A 740 with a quant 50 is awesome! If you find that you are making careless mistakes, then to fix those mistakes, simply try to slow down. Often we make careless mistakes when we are moving too fast. Since you scored a Q50, I’m guessing that timing is not an issue, so let’s track what happens when you slow down a bit.

Another way to avoid careless mistakes is to stay in the moment. Again, it’s clear that you are VERY GOOD at GMAT quant. However, if when solving a problem, your focus is on the next step, or the next questions, or even your next break, then you are apt to make a mistake, right?

Certainly, there are other reasons why you may be making careless mistakes, so check out this article I wrote about improving your accuracy on the GMAT, which covers this topic in more detail.

Regarding Sentence Correction, there are three aspects to getting correct answers to GMAT Sentence Correction questions: what you know, such as grammar rules, what you see, such as violations of grammar rules and the logic of sentence structure, and what you do, such as carefully considering each answer choice in the context of the non-underlined portion of the sentence. To drive up your Sentence Correction score, you likely will have to work on all three of those aspects. Furthermore, the likely reason that your Sentence Correction performance has not improved is that you have not been working on all three of those aspects.

Regarding what you know, first and foremost, you MUST know your grammar rules. Let's be clear, though: GMAT Sentence Correction is not just a test of knowledge of grammar rules. The reason for learning grammar rules is so that you can determine what sentences convey and whether sentences are well-constructed. In fact, in many cases, incorrect answers to Sentence Correction questions are grammatically flawless. Thus, often your task is to use your knowledge of grammar rules to determine which answer choice creates the most logical sentence meaning and structure.

This determination of whether sentences are well-constructed and logical is the second aspect of finding correct answers to Sentence Correction questions, what you see. To develop this skill, you probably have to slow way down. You won't develop this skill by spending under two minutes per question. For a while, anyway, you have to spend time with each question, maybe even ten or fifteen minutes on one question sometimes, analyzing every answer choice until you see the details that you have to see in order to choose the correct answer. As you go through the answer choices, consider the meaning conveyed by each version of the sentence. Does the meaning make sense? Even if you can tell what the version is SUPPOSED to convey, does the version really convey that meaning? Is there a verb to go with the subject? Do all pronouns clearly refer to nouns? By slowing way down and looking for these details, you learn to see what you have to see in order to clearly understand which answer to a Sentence Correction question is correct.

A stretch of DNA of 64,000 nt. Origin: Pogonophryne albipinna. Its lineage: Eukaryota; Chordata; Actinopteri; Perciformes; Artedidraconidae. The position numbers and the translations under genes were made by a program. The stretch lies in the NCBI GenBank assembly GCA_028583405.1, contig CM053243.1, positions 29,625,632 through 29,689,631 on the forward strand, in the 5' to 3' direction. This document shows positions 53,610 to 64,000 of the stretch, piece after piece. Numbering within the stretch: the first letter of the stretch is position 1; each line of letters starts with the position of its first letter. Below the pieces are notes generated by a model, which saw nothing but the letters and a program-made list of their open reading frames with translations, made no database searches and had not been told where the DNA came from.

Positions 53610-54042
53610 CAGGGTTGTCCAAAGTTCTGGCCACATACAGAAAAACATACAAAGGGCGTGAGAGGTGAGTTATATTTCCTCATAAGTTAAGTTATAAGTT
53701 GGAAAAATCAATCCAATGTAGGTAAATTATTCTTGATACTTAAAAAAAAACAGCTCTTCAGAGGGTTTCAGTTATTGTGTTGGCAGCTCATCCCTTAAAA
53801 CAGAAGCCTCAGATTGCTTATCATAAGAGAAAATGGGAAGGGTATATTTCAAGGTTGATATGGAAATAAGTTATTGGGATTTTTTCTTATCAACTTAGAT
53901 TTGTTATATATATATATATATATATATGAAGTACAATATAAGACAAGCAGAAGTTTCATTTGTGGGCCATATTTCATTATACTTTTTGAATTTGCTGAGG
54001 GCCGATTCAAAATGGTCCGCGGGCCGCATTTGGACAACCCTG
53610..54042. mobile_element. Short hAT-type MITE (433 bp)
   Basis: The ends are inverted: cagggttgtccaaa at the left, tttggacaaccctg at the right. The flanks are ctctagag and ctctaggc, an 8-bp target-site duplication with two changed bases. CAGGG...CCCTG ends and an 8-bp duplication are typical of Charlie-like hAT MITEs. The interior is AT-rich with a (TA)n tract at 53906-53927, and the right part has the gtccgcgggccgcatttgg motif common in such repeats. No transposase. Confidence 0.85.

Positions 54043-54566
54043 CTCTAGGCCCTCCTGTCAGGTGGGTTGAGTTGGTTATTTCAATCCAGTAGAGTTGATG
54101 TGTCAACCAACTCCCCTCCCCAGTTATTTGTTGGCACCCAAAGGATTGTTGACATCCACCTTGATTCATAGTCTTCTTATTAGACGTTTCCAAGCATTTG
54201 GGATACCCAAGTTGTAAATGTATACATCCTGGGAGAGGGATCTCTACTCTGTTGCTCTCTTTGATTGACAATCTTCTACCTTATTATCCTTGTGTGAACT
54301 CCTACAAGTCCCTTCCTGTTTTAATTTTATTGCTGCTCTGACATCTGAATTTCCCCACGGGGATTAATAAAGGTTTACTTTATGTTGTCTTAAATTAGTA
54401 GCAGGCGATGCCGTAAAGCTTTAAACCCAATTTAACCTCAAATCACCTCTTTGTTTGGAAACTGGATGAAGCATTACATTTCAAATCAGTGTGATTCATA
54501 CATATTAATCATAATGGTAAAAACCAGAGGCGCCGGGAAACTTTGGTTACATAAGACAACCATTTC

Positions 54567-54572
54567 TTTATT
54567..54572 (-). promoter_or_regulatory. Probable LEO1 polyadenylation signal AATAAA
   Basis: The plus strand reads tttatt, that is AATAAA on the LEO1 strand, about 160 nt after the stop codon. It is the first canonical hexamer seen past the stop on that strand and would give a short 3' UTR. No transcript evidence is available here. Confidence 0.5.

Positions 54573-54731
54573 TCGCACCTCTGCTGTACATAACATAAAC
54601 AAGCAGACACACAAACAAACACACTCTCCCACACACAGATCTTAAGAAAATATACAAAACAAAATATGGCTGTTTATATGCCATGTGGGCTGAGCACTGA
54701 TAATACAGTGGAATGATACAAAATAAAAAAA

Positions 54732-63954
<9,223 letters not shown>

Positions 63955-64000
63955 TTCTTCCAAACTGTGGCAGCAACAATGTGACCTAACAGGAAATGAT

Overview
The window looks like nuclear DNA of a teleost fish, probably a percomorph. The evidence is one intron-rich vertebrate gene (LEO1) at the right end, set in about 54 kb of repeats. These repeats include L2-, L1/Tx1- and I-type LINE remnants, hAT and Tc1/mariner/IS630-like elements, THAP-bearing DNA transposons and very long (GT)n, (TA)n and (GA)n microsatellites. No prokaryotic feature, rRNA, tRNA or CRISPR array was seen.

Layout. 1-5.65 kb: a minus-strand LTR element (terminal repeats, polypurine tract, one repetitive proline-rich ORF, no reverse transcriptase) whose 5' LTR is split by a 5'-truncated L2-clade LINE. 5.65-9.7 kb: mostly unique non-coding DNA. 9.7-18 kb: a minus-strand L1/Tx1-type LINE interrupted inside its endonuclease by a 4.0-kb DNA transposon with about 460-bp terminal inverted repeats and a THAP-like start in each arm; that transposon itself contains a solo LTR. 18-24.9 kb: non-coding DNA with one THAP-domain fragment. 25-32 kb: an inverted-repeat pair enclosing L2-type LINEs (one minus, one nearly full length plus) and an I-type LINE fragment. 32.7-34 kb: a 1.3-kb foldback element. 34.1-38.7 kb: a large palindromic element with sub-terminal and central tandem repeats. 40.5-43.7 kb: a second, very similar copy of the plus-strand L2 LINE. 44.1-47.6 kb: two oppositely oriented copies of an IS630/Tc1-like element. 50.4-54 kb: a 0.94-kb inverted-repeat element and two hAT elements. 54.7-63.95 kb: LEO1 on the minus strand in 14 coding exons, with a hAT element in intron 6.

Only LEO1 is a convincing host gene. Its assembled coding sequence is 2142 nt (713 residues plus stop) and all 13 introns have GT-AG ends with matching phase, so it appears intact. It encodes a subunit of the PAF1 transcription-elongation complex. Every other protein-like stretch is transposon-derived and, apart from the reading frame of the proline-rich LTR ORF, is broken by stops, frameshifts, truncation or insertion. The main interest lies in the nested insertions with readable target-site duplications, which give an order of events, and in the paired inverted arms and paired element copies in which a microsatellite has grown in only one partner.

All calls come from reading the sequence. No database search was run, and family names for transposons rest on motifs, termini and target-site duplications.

There is only one correct answer to any Sentence Correction question, there are clear reasons why that choice is correct and the others are not, and those reasons are not that the correct version simply "sounds right." In fact, the correct version often sounds a little off at first. That correct answers may sound a little off is not surprising. If the correct answer were always the one that sounded right, then most people most of the time would get Sentence Correction questions correct, without really knowing why the wrong answers were wrong and the correct answers were correct. So, you have to go beyond choosing what "sounds right" and learn to clearly see the logical reasons why one choice is better than all of the others.

As for the third aspect of getting Sentence Correction questions correct, what you do, the main thing you have to do is be very careful. You have to make sure that you are truly considering the structures of sentences and the meanings conveyed rather than allowing yourself to be tricked into choosing trap answers that sound right but don't convey meanings that make sense. You also have to make sure that you put some real energy into finding the correct answers. Finding the correct answer to a Sentence Correction question may take bouncing from choice to choice repeatedly until you start to see the differences between the choices that make all choices wrong except for one. Often, when you first look at the choices, only one or two seem obviously incorrect. It may take time for you to see what you have to see. Getting the right answers takes a certain work ethic. You have to be determined to see the differences and to figure out the precise reasons that one choice is correct.

To improve what you do when you answer Sentence Correction questions, seek to become aware of how you are going about answering them. Are you being careful and looking for logic and details, or are you quickly eliminating choices that sound a little off and then choosing the best of the rest? If you choose an incorrect answer, consider what you did that resulted in your arriving at that answer and what you could do differently in order to arrive at correct answers more consistently. Furthermore, see how many questions you can get correct in a row as you practice. If you break your streak by missing one, consider what you could have done differently to extend your streak.

After learning a particular Sentence Correction topic, engage in focused practice with 30 questions or more that involve that topic. As your Sentence Correction skills improve, you’ll then want to practice with questions that test you on skills from multiple SC topics.

If you have any further questions, feel free to reach out.

Let’s do this!!
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Re: Suggestions for planning my next 14 days &nbs [#permalink] 04 Oct 2018, 16:03